Bangkok Beckons: ‘Our Happy Hunting Ground’

Marcus Ellis and Lauren Smith acknowledge they are not in for an easy ride in Bangkok this month. But the world No.9 pair are feeling good ahead of the HSBC BWF World Tour 2020 season finale for one particular reason.

“Bangkok is definitely our happy hunting ground. We’ve been to Thailand a few times and the last time we were there, things just got better and better as the week went on,” recalled Ellis of their first Super 300 title in January.

By the time the English duet reached the Princess Sirivannavari Thailand Masters final, they were confident of clinching the title.

“We both felt we could win. If we can feel like that again for the YONEX Thailand Open, that would be great. We’re certainly not scared of playing anyone,” added Ellis.

Ellis and Smith beaming after their success in January.

Despite being the best part of a year away from a typical bumper badminton tour, the pair admit competing is still a strand of their DNA.

“We have three tournaments to find our groove. It should come back quite quickly. Like riding a bike,” joked the 31-year-old Ellis.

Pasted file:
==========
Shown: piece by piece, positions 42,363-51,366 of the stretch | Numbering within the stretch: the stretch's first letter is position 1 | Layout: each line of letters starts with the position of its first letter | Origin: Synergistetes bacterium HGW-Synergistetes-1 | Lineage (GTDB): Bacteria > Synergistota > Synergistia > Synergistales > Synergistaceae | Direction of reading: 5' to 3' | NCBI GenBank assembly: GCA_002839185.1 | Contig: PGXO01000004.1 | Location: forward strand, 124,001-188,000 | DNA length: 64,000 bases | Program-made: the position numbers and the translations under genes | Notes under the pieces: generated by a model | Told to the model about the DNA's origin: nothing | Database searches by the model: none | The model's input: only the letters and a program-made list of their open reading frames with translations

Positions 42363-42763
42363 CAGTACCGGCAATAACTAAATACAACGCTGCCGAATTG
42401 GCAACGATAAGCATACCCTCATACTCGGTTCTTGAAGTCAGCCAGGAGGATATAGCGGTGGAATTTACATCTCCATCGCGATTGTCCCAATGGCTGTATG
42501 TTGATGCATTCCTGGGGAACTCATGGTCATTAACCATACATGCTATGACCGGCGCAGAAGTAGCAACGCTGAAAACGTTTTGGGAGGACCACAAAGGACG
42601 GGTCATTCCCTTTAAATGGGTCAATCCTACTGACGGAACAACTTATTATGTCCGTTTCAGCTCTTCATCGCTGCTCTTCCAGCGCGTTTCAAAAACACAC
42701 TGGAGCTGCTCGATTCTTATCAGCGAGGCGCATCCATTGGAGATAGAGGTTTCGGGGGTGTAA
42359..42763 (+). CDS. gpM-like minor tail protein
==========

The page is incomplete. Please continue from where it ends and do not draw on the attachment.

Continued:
Cumbria native Smith added: “We’ve put in some of our best performances in Thailand. We are capable of making new memories in Bangkok. Plus I know some really good coffee places when we are allowed to explore.”

Who do they see as favourites?

Praveen Jordan and Melati Daeva Oktavianti, who we’ve played a few times, are very tough. Jordan, when he turns up, is hard to beat. Each pair will be difficult, because we just don’t know what they are going to bring,” said Smith.

After losing in Denmark to Germany’s Mark Lamsfuss and Isabel Herttrich, the duo don’t want to apply too much pressure on themselves as they head into the three-tournament Asian Leg.

The 29-year-old Smith admits she did not play her best, though badminton’s restart did bring back match sharpness.

Smith and Ellis were stopped in their tracks by Lamsfuss/Herttrich in Odense.

“It’s been a while since we competed. The Denmark Open was dipping our toes into the water,” said Smith.

“There are so many things you do in training, but it’s much harder to practice the mental side of things. I want to go into these tournaments knowing I’ve improved from the previous week.”

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